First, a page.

Equal pay ruling could raise employer costs

The Supreme Court has ruled that equal pay claims can be brought through civil courts rather than employment tribunals, which will extend the time limit to make a claim from six months to six years.

Birmingham City Council, the employer at the centre of the case, appealed to the Supreme Court against an original decision from the High Court and the Court of Appeal, which both stated that workers could bring equal pay compensation claims through employment tribunals and the High Court.

The extended time limit could open employers up to a risk of significant costs from former employees making back-dated claims on equal pay.

Caroline Carter, head of employment law at Ashurst, said: “The decision raises significant concerns for employers and goes to the heart of their risk management strategies and budgets for equal pay claims.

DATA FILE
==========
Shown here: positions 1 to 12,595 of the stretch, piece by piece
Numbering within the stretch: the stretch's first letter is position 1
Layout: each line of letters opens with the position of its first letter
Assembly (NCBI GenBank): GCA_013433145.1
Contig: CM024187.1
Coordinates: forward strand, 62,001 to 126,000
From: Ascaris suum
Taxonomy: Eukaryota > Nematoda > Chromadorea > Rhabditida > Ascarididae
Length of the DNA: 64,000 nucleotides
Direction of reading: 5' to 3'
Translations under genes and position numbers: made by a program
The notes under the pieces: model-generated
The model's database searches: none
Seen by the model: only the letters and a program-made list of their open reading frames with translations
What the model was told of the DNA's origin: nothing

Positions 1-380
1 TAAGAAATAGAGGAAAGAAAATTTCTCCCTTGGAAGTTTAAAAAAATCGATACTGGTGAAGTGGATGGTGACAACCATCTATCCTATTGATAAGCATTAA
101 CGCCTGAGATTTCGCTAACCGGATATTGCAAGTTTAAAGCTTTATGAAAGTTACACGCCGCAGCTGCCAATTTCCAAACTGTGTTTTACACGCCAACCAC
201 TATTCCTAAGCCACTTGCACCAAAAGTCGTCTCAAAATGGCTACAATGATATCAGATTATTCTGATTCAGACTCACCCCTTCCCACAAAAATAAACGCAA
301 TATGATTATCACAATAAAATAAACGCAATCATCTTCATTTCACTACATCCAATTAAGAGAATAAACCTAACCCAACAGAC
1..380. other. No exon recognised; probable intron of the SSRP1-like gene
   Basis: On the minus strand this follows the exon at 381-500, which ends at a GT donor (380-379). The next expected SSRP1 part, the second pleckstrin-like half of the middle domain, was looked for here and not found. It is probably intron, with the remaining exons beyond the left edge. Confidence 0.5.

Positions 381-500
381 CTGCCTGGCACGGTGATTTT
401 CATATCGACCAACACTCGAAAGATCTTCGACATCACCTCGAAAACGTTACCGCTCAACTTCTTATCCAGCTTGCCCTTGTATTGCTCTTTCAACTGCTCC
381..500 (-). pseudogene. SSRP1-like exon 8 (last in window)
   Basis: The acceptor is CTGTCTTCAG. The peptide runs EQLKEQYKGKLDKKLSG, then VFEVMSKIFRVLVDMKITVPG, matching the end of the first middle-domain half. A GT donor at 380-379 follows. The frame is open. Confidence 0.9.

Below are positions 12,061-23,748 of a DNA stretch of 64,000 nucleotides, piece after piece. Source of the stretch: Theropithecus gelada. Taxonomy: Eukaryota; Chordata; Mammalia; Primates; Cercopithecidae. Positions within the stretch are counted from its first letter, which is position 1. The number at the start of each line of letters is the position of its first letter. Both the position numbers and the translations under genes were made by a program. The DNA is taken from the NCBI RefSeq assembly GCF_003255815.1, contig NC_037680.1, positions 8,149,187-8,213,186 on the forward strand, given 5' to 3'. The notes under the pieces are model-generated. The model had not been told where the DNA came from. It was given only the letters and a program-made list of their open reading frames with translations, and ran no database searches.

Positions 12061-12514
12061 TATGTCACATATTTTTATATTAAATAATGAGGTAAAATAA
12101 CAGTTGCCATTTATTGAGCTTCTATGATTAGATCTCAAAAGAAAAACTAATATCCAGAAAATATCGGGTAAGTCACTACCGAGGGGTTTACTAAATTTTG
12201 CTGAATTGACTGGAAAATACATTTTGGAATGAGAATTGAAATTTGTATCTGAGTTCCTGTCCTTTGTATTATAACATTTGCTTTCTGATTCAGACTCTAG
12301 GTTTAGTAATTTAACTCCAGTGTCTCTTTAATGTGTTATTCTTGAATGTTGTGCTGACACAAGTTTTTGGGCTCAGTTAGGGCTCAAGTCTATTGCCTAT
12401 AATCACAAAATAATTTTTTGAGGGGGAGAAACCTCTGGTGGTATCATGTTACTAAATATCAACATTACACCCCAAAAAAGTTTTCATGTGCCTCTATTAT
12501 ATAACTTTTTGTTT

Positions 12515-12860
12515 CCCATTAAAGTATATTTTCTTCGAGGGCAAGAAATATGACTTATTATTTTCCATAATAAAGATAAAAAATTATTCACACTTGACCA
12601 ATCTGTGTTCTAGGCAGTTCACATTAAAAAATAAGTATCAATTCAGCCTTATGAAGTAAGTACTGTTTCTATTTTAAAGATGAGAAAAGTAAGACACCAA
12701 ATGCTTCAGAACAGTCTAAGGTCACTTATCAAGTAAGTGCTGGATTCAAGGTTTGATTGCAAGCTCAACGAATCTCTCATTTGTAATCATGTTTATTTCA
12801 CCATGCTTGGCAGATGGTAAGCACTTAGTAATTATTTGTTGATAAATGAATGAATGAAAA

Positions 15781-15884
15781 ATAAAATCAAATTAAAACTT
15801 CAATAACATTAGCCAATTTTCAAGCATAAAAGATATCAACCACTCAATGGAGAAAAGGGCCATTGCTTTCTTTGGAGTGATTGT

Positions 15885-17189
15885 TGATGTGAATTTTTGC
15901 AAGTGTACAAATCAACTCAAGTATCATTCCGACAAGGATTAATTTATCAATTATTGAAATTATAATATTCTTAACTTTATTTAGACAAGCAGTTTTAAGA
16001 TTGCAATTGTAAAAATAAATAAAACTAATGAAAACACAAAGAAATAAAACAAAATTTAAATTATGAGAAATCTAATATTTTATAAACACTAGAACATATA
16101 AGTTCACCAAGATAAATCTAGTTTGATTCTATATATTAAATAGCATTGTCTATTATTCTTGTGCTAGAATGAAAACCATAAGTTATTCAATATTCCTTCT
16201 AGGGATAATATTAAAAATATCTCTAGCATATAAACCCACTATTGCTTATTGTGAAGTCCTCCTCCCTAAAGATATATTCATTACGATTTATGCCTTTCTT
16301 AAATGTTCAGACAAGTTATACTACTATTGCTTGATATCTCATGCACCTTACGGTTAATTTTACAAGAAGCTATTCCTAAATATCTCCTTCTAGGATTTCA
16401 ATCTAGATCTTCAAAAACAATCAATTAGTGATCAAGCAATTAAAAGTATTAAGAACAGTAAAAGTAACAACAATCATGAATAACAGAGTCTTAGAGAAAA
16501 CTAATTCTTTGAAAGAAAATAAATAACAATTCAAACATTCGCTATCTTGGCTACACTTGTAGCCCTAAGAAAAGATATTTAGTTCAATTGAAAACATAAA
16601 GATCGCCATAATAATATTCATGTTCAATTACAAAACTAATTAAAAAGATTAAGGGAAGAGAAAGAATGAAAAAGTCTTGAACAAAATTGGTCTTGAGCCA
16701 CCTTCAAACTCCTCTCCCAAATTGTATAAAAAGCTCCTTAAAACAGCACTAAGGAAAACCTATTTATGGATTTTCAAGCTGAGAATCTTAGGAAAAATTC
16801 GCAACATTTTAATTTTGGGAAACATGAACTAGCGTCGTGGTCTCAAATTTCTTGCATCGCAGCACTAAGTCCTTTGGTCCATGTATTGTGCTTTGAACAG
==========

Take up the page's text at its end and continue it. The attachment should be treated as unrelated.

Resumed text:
“Employees now have much longer to bring their claim and it opens the floodgates for opportunistic employees to ‘forum shop’.

“Equal pay claims have been on the rise in recent years, in both the public and private sector, and are now set to increase dramatically.”

Claimants will be entitled to equalised pay going forward and also to arrears for equal pay of up to six years.

Sarah Ozanne, an employment partner at law firm CMS Cameron McKenna, added: “This is a significant development in current equal pay laws, and leaves employers open to the threat of claims long after the employment relationship has ended.”

Leigh Day and Co, the law firm representing 174 claimants in the equal pay case against Birmingham City Council, said that the judgment is the biggest change to equal pay legislation since its introduction in 1970.